As Botox has become more popular in the treatment of Chronic Migraines, treating physicians must make sure that their diagnosis is appropriate in order to get maximum the benefit from it. The patient should have had at least four episodes, each one with at least two of these features:

  1. Unilateral distribution (one-sided)
  2. Pulsatile quality (throbbing)
  3. Moderate or severe pain (a least 5/10)
  4. Worsened by physical activities

They must have at least one of the following: nausea or vomiting or sensitivity to light or noise.

Patients have an aura when the visual effects precede the actual episode at least by five minutes; it usually involves an expanding blind spot or some visual scintillations (shimmering objects) An aura can also manifest itself by difficulties of speech and/or language like missing words or inability to spell certain ones. It could also involve sensory phenomena like dysesthesias in the upper or lower extremities, muscular weakness, gait imbalance or cranial nerve problems.

Episodic migraines occur when the patient has 14 or fewer episodes per month. Chronic Migraines occur when the patient has 15 or more episodes per month. If the patient has headaches more than half the number of days in a month, with characteristic features in 8 of them, then he/she has CM.

The Food and Drug administration (FDA) has only approved Onabotulinum toxin A for the use in Chronic Migraines so far; its safety and efficacy were proved in the phase III of the “Research Evaluating Migraine Prophylaxis Therapy (PREEMPT) where the participants were treated every 12 weeks, whether or not their episodes had ameliorated or there was a good outcome after 2 treatment cycles. On average the study participants had 19 episodes per month and after treatment with Botox they had 8-9 episodes less. A quarter of these patients improved by a 75% reduction.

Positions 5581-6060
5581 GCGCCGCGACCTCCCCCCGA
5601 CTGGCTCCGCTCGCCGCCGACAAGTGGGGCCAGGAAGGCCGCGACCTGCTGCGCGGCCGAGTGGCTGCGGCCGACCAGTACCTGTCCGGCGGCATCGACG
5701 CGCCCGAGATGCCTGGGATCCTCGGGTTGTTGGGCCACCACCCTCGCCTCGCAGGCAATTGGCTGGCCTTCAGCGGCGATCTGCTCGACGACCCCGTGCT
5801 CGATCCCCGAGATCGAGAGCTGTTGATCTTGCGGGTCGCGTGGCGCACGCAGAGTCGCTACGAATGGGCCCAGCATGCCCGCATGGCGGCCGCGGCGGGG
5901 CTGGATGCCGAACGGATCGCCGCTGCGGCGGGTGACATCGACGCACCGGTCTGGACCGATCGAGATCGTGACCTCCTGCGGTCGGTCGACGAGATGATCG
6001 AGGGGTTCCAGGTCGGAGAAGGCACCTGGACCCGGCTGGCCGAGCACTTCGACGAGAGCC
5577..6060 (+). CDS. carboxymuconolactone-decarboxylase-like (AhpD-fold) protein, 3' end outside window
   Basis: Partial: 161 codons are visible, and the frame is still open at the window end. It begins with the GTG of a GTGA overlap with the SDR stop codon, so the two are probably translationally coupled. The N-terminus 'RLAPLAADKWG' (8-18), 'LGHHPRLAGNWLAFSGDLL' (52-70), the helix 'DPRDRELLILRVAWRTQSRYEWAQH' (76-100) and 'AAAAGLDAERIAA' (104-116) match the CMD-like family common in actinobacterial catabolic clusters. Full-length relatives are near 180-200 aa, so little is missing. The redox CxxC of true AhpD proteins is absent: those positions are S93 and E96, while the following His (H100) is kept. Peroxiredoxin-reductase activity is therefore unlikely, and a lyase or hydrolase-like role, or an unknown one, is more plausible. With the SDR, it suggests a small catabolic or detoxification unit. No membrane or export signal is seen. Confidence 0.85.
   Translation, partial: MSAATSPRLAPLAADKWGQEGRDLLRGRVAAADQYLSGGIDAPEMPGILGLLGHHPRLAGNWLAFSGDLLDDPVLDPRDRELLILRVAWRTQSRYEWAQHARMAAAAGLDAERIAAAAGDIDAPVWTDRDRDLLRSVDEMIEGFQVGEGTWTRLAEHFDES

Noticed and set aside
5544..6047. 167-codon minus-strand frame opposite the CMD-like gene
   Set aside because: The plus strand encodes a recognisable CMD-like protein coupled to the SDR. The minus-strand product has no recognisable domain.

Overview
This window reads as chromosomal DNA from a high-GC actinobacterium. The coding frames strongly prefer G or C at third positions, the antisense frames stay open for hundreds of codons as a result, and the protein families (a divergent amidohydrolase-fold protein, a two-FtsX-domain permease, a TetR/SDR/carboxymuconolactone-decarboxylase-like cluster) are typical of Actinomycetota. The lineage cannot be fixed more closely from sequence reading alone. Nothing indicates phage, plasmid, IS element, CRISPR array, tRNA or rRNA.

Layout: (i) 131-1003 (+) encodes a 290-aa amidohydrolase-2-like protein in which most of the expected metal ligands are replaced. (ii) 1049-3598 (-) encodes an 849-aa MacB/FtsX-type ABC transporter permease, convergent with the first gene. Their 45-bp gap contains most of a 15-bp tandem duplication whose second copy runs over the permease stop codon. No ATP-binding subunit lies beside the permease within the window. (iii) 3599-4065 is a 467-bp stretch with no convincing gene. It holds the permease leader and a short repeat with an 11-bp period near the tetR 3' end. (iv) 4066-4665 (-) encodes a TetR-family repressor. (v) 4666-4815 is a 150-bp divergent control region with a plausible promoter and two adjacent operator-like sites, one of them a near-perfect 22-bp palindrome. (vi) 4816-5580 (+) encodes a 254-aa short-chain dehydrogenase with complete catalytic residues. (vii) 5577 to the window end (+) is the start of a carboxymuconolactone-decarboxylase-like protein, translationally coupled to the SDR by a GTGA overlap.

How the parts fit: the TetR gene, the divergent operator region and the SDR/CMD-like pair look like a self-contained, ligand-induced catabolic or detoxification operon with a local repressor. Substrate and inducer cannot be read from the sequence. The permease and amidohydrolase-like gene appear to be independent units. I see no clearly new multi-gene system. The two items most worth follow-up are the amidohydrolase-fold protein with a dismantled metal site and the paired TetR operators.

Only a 30G or 31 G half-inch needle should be used for injections as longer needles penetrate deeper with the consequent risk of muscle weakness and associated cervical pain. Preservative-free normal saline is the only accepted solution to dilute the drug before the injection. With an effective dose using 2ml/100 units of Onabotulinum A, a mean dosage of 165 should be used.

In order to avoid the collateral effect of ptosis, the frontalis muscle should be carefully injected; the needle should not be moved higher or pointed order to avoid diffusion of the liquid to it. Following the PREEMPT guidelines, one injection at a 45% angle of 5 units of Onabotulinum A should be injected in four different places of the frontalis muscle (for a total amount of 20 units)

If the patient had pre-existing cervical pain and/or weakness, the injection of the drug in the occipitalis, paraspinal or trapezius muscles can worsen that symptom and the ensuing limitations. Following the PREEMPT guidelines, 5 units of Onabotulinum A should be administered at two different places on both the right and left sides for a total dosage of 20 units at four different sites.

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13 thoughts on “Botox for Chronic Migraines

    1. Good morning and thanks for your commentary. If you’d like to re-blog this article, please go ahead but make the proper credit. Arrivederci!

    1. Good morning and thanks for the nice commentary my dear Bo. Women love the Botox treatment of their Migraines because they welcome the collateral effect (get it , dear?)
      Un baccione. Arrivederci!

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